Test results posted: Bennington.edu/Pfoa
First in the Nation Testing Reveals Toxic Contamination in Soil and Water Near Norlite Incinerator
Data Indicates That Incineration Does not Destroy PFAS Chemicals and Should Be Halted
New soil and water testing near the Norlite incinerator in Cohoes New York, which has been burning toxic firefighting foam, provides strong indication that incineration of AFFF at Norlite is not effective at breaking down PFAS compounds. Far from destroying these toxins, the Norlite facility appears to be emitting them into the surrounding communities.
In February 2020, environmentalists informed the public and local elected officials that the Norlite hazardous waste incinerator burned large quantities of toxic firefighting foam, known as Aqueous Film-Forming Foam (AFFF) in 2018 and 2019. The fire suppressing foam contains a hodgepodge of per- and poly- fluoroalkyl (PFAS) chemicals, a class of highly persistent chemicals strongly linked to a host of cancers, liver disease, auto immune deficiencies and infertility.
New York State Dept. of Environmental Conservation (DEC) has known Norlite was burning AFFF since 2018 yet did not disclose this to the public. Moreover, DEC has allowed the burning of AFFF despite there being no evidence that incineration destroys these forever chemicals, a lack of any stack testing to determine if PFAS compounds are being emitted at Norlite, and technical guidance from the EPA that incineration may not be an effective method of destroying AFFF.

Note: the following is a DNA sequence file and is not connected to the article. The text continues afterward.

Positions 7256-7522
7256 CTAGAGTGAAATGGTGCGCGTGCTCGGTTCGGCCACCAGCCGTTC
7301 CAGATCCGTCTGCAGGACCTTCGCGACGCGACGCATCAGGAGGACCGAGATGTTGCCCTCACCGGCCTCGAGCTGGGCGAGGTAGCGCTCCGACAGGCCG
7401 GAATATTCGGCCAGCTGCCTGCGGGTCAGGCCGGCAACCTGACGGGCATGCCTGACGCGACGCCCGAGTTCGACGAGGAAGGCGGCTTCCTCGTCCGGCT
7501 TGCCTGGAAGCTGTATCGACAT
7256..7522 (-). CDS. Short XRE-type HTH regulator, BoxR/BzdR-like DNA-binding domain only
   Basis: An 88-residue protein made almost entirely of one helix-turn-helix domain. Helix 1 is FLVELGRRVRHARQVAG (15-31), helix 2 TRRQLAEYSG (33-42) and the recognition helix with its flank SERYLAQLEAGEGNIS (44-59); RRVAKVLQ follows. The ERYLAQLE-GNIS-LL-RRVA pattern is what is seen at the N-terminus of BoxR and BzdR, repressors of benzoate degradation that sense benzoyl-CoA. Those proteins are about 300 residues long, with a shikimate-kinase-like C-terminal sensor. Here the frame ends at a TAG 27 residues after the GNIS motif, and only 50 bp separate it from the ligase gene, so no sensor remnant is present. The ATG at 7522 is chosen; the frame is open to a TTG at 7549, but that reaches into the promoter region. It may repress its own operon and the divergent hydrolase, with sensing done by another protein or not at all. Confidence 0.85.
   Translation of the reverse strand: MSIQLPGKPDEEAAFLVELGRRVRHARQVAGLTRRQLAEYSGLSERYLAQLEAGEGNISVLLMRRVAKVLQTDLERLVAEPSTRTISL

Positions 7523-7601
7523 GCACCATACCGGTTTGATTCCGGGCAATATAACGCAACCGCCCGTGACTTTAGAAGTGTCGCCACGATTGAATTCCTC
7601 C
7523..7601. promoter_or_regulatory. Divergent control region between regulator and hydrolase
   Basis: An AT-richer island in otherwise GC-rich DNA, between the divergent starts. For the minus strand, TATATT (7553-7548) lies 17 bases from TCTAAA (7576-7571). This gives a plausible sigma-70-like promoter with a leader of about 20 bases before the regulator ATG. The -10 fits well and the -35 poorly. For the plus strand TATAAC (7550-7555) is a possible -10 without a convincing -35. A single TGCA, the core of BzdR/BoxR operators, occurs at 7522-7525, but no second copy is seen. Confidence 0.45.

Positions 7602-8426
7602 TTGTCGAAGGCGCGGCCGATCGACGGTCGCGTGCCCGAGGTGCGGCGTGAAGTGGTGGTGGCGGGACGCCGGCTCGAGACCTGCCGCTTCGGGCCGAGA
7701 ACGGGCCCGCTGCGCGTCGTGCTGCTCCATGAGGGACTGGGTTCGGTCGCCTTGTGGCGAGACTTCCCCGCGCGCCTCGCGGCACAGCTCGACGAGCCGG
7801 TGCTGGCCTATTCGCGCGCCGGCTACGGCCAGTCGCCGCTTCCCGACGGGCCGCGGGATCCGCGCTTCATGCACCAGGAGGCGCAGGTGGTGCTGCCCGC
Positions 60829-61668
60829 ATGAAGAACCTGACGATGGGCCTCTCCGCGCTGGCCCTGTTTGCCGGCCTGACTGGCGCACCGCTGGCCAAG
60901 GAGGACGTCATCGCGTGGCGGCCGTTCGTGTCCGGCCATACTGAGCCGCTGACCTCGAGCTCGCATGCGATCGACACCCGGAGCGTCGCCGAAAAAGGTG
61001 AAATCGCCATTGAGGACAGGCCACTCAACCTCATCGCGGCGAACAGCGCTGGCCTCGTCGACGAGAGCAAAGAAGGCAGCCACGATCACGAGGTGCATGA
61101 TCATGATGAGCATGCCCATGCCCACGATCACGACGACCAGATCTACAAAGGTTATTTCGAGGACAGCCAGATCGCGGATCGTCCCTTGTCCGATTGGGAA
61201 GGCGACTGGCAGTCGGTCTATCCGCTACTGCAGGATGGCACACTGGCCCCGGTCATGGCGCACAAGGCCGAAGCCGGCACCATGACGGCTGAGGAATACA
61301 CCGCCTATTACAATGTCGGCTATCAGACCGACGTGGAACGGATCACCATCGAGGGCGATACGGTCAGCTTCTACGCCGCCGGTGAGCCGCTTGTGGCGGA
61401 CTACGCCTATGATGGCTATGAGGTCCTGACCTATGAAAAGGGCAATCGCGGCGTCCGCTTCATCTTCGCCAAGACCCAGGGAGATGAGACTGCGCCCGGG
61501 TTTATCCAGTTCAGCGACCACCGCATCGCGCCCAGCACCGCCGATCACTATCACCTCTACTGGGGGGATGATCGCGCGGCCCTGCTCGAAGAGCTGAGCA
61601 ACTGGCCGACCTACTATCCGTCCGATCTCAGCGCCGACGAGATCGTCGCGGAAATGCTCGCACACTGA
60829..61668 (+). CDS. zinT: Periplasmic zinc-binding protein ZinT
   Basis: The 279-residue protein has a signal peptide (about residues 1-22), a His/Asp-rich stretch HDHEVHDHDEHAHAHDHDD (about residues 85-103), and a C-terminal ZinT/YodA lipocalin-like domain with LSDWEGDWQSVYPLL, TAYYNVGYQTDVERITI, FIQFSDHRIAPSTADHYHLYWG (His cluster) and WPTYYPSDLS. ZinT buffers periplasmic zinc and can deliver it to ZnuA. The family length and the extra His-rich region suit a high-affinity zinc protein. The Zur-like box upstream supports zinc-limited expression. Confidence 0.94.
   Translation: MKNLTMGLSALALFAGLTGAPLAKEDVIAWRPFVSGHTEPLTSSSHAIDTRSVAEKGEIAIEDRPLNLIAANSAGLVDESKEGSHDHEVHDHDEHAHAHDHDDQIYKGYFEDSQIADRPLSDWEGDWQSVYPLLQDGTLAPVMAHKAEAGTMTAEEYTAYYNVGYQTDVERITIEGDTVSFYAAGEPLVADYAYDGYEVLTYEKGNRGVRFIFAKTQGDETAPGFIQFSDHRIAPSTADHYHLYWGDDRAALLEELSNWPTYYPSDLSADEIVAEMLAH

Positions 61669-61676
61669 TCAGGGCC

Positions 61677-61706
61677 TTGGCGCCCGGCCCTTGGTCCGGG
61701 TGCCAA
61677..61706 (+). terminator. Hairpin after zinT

On March 3, 2020, a team of Bennington College professors and students took soil and surface water samples from relatively undisturbed sites in neighborhoods around the Norlite plant in Cohoes, NY. The samples were sent to EuroFins, a commercial laboratory that analyzed them for a wide array of perflouinated compounds (PFAS). EuroFins also conducted a TOP Assay analysis on one water sample and one soil sample.